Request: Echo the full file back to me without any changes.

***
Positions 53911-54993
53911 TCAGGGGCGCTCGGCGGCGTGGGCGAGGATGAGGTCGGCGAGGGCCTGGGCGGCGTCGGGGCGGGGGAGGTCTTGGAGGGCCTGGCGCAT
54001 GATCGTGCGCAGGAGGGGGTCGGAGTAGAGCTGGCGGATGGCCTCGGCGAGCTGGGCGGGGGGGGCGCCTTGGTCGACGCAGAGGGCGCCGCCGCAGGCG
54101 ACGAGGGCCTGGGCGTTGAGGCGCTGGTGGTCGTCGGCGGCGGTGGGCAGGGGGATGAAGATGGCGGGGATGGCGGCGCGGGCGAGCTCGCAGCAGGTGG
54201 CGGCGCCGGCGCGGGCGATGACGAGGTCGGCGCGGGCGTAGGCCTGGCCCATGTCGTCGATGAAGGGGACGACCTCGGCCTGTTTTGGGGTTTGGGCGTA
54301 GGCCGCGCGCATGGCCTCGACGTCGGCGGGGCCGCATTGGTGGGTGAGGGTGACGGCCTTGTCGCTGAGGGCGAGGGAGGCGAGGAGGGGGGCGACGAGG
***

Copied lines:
Positions 53911-54993
53911 TCAGGGGCGCTCGGCGGCGTGGGCGAGGATGAGGTCGGCGAGGGCCTGGGCGGCGTCGGGGCGGGGGAGGTCTTGGAGGGCCTGGCGCAT
54001 GATCGTGCGCAGGAGGGGGTCGGAGTAGAGCTGGCGGATGGCCTCGGCGAGCTGGGCGGGGGGGGCGCCTTGGTCGACGCAGAGGGCGCCGCCGCAGGCG
54101 ACGAGGGCCTGGGCGTTGAGGCGCTGGTGGTCGTCGGCGGCGGTGGGCAGGGGGATGAAGATGGCGGGGATGGCGGCGCGGGCGAGCTCGCAGCAGGTGG
54201 CGGCGCCGGCGCGGGCGATGACGAGGTCGGCGCGGGCGTAGGCCTGGCCCATGTCGTCGATGAAGGGGACGACCTCGGCCTGTTTTGGGGTTTGGGCGTA
54301 GGCCGCGCGCATGGCCTCGACGTCGGCGGGGCCGCATTGGTGGGTGAGGGTGACGGCCTTGTCGCTGAGGGCGAGGGAGGCGAGGAGGGGGGCGACGAGG